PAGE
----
The drama of Jane being hit by her mother for being seen with the wrong man really upset Fred. I’ve just finished reading, and have now transcribed his whole diary, and now realise he’s not given to writing his feelings down in it very much at all. It’s rare when he does and on one occasion the economy of his expression had me weeping. I’ll share that in more detail in another post. I think it’s also worth bearing in mind that these two are still quite young; in the autumn of 1878 Fred was 19 and Jane was 18. While Fred doesn’t seem to express things – he’s not backwards in resolving confrontation, perhaps even showing a little lack of judgement. Or he may be a believer in the idea of ‘faint heart never did win fair lady’.  Anyway for whatever reason, he tries to see Jane at the Cross Keys and unsurprisingly gets short shrift from her mother:

Wednesday, September 11.
The occurrence of last night completely upset me, so having half a day off Tom Hughes and I set off for Birely Spa by way of Handsworth and Woodhouse. I called in at the Cross Keys but did not see J. Her mother waited off me, and was I thought rather cruel.

Fred, clearly indignant, decides to write what appears to be the first letter between them, which I share here in its entirety:

September 11, 1878

Dear Janey,

I was compelled – though most unwillingly – to hear what your mother said on Tuesday week and as it was through me I have come to the conclusion that rather than you should suffer a repetition of the annoyance and indignity, I would discontinue my visits to Handsworth, at least for the present.

I also heard your mater familias say, that she would not have you walking out with me, and writing to another, at the same time. If this is correct, it must be the same one I heard of before, and of whom I spoke to you but you did not try to explain it; it appears now that would’ve been much better if you had, for, altho’ I do not want to preach, I cannot help saying, but I think you could not have expected good to come, through, or by, a deception practised on both of us.

However, I will forgive you this once. Why your mother should have allowed you to go to Wharncliffe and now to kick up this bother I cannot understand!

It would save misunderstanding if you would answer as to the receipt of this letter, and also say whether you agree with the conclusions I have come to. If you do not I shall be glad to place myself at your disposal, and at your earliest convenience. Do not think I am treating you lightly – far from it! – but it is better to look at it in a matter-of-fact sort of way, rather than in a romantic. You may think that I ought to have more perseverance as to coming up now that the weather is cloudy but if I did it would only cause you bother and trouble, so that it is as well I have not.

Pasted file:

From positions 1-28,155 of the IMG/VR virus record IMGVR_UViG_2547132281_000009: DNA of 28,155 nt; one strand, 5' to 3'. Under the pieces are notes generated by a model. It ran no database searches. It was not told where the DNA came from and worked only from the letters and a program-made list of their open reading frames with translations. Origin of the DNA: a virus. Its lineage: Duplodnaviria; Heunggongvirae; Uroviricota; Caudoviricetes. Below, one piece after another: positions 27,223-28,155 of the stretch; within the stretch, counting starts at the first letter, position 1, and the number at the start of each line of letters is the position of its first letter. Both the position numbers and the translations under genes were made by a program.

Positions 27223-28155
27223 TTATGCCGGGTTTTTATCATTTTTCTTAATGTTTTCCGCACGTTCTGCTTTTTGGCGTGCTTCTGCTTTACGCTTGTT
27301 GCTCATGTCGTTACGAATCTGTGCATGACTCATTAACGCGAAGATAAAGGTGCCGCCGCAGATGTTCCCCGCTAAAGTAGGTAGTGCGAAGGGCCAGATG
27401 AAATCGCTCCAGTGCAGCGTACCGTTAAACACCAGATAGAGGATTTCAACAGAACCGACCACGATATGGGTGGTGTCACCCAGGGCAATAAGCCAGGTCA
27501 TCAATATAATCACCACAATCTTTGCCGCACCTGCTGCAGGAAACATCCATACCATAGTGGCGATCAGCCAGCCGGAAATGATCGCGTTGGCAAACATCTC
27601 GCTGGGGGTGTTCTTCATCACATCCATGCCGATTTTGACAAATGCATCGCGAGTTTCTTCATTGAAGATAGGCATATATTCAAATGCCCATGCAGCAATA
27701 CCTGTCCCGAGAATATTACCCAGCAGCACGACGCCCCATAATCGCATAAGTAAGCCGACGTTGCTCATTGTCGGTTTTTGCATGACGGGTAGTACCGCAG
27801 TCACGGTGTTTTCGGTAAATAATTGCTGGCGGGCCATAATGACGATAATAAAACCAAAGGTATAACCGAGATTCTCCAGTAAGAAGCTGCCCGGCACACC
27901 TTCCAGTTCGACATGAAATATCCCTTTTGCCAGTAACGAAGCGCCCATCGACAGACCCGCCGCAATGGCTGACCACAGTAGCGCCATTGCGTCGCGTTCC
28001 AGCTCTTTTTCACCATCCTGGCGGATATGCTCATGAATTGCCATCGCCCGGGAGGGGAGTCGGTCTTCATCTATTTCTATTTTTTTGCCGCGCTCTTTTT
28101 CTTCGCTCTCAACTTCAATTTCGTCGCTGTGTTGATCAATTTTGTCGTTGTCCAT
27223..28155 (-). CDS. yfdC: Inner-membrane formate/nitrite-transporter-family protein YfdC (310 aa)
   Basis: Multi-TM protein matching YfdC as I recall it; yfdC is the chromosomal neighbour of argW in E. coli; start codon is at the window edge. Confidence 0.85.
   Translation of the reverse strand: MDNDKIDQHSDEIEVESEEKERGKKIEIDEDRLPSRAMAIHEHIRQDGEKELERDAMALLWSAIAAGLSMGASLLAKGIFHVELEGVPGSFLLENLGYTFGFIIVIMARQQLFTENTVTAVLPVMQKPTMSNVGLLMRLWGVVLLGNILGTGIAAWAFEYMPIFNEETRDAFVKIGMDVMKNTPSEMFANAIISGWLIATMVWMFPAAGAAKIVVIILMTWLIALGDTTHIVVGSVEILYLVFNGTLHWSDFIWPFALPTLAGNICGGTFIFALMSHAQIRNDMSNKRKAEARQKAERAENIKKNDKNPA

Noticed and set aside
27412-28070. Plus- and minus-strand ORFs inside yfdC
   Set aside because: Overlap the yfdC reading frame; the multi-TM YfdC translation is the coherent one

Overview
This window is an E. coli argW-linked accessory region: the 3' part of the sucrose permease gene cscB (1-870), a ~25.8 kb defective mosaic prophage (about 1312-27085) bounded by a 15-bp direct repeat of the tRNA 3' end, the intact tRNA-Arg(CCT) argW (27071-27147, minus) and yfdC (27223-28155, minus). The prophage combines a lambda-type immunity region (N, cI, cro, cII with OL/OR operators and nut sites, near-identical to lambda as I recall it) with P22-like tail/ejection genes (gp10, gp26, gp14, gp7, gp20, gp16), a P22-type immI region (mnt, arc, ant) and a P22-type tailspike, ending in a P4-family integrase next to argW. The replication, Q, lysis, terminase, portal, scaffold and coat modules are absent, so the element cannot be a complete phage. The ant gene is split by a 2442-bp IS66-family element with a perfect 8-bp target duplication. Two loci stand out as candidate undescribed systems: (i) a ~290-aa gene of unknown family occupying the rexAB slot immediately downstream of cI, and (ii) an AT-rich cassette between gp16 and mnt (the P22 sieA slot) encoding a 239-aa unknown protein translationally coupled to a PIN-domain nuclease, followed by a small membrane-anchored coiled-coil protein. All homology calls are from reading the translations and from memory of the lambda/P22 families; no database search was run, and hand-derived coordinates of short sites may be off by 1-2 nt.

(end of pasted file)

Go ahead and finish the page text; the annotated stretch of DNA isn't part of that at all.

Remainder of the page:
If you do write – I hope you will – you can either direct it to 34 Freedom Hill, Darnall or to Messrs Brown, Bayley & Dixon Ltd, Attercliffe.

If you do not write the probability is that I should never know whether you had received it or not as I do not know whether they open your letters or not at home.
But believe me I shall ever remain your sincere friend, admirer, and well wisher

P.S. I have to thank you for the many happy hours I have spent in your company.

We don’t have Jane’s reply but she did send one as Fred records it in his diary:

Friday, September 13.
Ted bought me a letter from J. In it she says “that when her mother is vexed she does not think what she says. That it is quite correct she was engaged but intended breaking it off in July but had been prevented. However it is now broken off. As I had had so many pleasant hours with her, she hoped I should have many more, and also that the expedition to Woodhouse church which have been proposed should not fall through.”

My sister and I have been speculating on the circumstances of this ‘Mr Bricks’ that the Warburtons seem so keen on Jane marrying – to the point of preventing Jane ‘breaking’ with him. He obviously had an attraction – most likely of the financial kind, but not of much else as far as Jane was concerned.

It’s clear that there is enormous attraction between Jane and Fred for them to be exercising their own wills so strongly in the face of objection (confound it, I’m picking up Fred’s idiom in my writing) and I’m having fun trying to work out exactly what it is. From the in-jokes they share in their later letters, humour seems to be very present. I’ve found myself giggling at their turns of phrase – which seem so comfortably familiar. In the truest sense of that word.

Anyway, the letters smooth the way and and two days later it’s is all back on:

Sunday, September 15.
It rained very hard at 5:30 so did not go to H[andsworth] until after our church at eight. Saw J, had a walk with her, who was on very delicate ground, but eventually cleared of all doubts and enjoyed myself immensely.


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